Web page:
Imagining Learning: Asking Young People How They Would Change Education! (by cwk4328)
- You can help us reach over 50 communities in the next year by donating.
- You can help amplify and activate young people’s visions of education by donating a few dollars.
- You can help bring a major exhibition of Youth Voice and Vision to Washington DC in 2015!
- You can be part of a documentary film showcases what young people are experiencing in school and how they are creating changing it.
You can do all this and more by just donating 5-10 dollars! We have had over 50 donors pledge money to our campaign in the first week. Our goal is to reach 1000 donors by June 13th!
I know we can do it, I have see tumblr do some amazing things. At the moment I have 39,000 followers. I just need 1000 of you to step up to the plate! Be part of the change!
If you enjoy all the content I post on Adventures in Learning, think of this as a small way to give back. I know my supporters are generous! I seen it over and over again! Take 5 minutes and go donate now. Message me and tell me you donated. I have special AIL gifts for everyone that donates and messages me.
3 steps to helping:
2. Reblog this post!
3. Message me
Thank you in advance!
-Adventures in Learning
Imagining Learning is working to create a national collective voice on the wisdom of young people on how they would reinvent education.MissionPlant a new educational seed that nourishes the life force of every young person.Description
Imagining Learning is a research and creative journey seeking to answer the question, “How do we educate young people to thrive in a world of possibility?” Through Listening Sessions we are focused on creating a national collective voice of teens (ages 13 - 19), as to how they would answer this question.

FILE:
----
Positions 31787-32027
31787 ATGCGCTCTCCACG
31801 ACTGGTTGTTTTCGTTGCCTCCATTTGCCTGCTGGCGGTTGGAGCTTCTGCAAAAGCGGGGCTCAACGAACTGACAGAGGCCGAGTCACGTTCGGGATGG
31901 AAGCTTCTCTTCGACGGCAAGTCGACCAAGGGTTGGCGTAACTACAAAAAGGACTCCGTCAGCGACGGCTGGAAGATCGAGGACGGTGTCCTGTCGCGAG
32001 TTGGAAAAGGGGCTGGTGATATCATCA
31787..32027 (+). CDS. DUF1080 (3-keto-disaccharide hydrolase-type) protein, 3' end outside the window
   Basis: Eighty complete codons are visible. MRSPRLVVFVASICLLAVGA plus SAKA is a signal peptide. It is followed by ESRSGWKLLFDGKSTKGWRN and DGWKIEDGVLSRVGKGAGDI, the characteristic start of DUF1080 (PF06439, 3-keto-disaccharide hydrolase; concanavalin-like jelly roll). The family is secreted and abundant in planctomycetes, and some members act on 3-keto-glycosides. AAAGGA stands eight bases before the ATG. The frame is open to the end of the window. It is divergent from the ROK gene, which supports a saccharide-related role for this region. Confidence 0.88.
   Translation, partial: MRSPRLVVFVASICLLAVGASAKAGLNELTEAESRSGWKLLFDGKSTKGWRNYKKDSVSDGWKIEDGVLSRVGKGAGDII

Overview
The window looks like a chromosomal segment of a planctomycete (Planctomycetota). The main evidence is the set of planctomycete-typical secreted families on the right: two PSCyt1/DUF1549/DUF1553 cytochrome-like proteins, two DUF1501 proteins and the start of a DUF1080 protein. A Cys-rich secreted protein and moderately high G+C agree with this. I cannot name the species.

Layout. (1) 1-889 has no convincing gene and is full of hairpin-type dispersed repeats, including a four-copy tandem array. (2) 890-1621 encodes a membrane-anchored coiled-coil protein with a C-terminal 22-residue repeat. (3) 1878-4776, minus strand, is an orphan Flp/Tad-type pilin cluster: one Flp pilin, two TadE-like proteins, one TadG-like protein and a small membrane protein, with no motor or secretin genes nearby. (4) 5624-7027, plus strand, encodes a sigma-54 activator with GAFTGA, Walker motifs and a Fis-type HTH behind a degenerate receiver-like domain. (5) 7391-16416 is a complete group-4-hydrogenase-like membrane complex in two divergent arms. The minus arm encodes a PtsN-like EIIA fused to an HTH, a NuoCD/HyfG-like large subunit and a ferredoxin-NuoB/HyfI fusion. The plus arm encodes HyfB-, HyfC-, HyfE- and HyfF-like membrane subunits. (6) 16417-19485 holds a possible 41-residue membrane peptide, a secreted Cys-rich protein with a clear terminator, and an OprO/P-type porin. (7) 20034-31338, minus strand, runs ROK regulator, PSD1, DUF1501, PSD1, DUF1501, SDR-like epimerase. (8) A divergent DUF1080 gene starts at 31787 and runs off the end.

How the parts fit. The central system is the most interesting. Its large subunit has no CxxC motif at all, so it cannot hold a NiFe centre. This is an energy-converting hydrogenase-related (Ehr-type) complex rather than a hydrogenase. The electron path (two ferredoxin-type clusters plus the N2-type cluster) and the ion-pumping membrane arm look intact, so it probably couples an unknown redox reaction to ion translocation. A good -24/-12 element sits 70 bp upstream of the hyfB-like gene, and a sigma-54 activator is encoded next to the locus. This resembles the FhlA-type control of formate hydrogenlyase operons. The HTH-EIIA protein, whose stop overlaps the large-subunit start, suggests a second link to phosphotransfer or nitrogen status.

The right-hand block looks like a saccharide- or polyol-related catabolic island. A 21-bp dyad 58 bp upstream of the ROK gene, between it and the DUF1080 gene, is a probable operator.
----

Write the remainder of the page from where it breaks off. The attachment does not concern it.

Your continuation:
There is an innate wisdom in young people about the educational process that combined with their creativity and passion for changing their education, makes them a powerful resource in the search for new answers. Unfortunately, they are not being invited to the table. Our intention with the Listening Sessions we are conducting is to create a collective voice of young people whose wisdom and creativity awaken adults into action.
We are currently conducting Listening Sessions with teens all across America. We also are presenting our findings at various speaking venues, workshops and educational conferences.
The Adobe Youth Voices Aspire Awards is a global challenge that invites youth to creatively express their vision for driving change in local communities and to present potential solutions through visual storytelling.
People of tumblr, please share your powers with me.
I am one of the finalist in adobe’s youth voice film contest for animation, and I would love to win the audience favorite award, which would boost my college application to become a film major significantly.
The audience favorite is decided through social media score which is apparently gauged through twitter and facebook.
So please, like and share this video and help me win the audience favorite award.
Boston Magazine has a great feature this month on why Americans are questioning the tenet of owning something.
After defining ourselves for generations by our possessions—cars, houses, books, music—a dramatic cultural shift is under way. In the wake of a collapsed economy and a warming planet, what matters to a growing number of Americans is not so much ownership as access. And that has made Boston ground zero for a powerful new force in modern life: The sharing economy.